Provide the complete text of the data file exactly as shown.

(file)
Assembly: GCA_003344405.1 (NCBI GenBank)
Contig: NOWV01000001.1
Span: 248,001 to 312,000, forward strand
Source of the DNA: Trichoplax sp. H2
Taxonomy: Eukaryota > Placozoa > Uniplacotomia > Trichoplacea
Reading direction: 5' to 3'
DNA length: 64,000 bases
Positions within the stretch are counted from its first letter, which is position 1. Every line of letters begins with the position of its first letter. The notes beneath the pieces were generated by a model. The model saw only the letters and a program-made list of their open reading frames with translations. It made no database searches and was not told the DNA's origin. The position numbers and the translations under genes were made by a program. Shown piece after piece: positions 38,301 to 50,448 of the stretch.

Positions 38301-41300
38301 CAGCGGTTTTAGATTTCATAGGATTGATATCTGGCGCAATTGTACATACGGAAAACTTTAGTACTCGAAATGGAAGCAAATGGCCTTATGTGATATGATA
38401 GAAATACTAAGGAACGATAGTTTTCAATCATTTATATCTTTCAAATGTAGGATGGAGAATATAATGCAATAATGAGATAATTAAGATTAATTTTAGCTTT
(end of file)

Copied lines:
Assembly: GCA_003344405.1 (NCBI GenBank)
Contig: NOWV01000001.1
Span: 248,001 to 312,000, forward strand
Source of the DNA: Trichoplax sp. H2
Taxonomy: Eukaryota > Placozoa > Uniplacotomia > Trichoplacea
Reading direction: 5' to 3'
DNA length: 64,000 bases
Positions within the stretch are counted from its first letter, which is position 1. Every line of letters begins with the position of its first letter. The notes beneath the pieces were generated by a model. The model saw only the letters and a program-made list of their open reading frames with translations. It made no database searches and was not told the DNA's origin. The position numbers and the translations under genes were made by a program. Shown piece after piece: positions 38,301 to 50,448 of the stretch.

Positions 38301-41300
38301 CAGCGGTTTTAGATTTCATAGGATTGATATCTGGCGCAATTGTACATACGGAAAACTTTAGTACTCGAAATGGAAGCAAATGGCCTTATGTGATATGATA
38401 GAAATACTAAGGAACGATAGTTTTCAATCATTTATATCTTTCAAATGTAGGATGGAGAATATAATGCAATAATGAGATAATTAAGATTAATTTTAGCTTT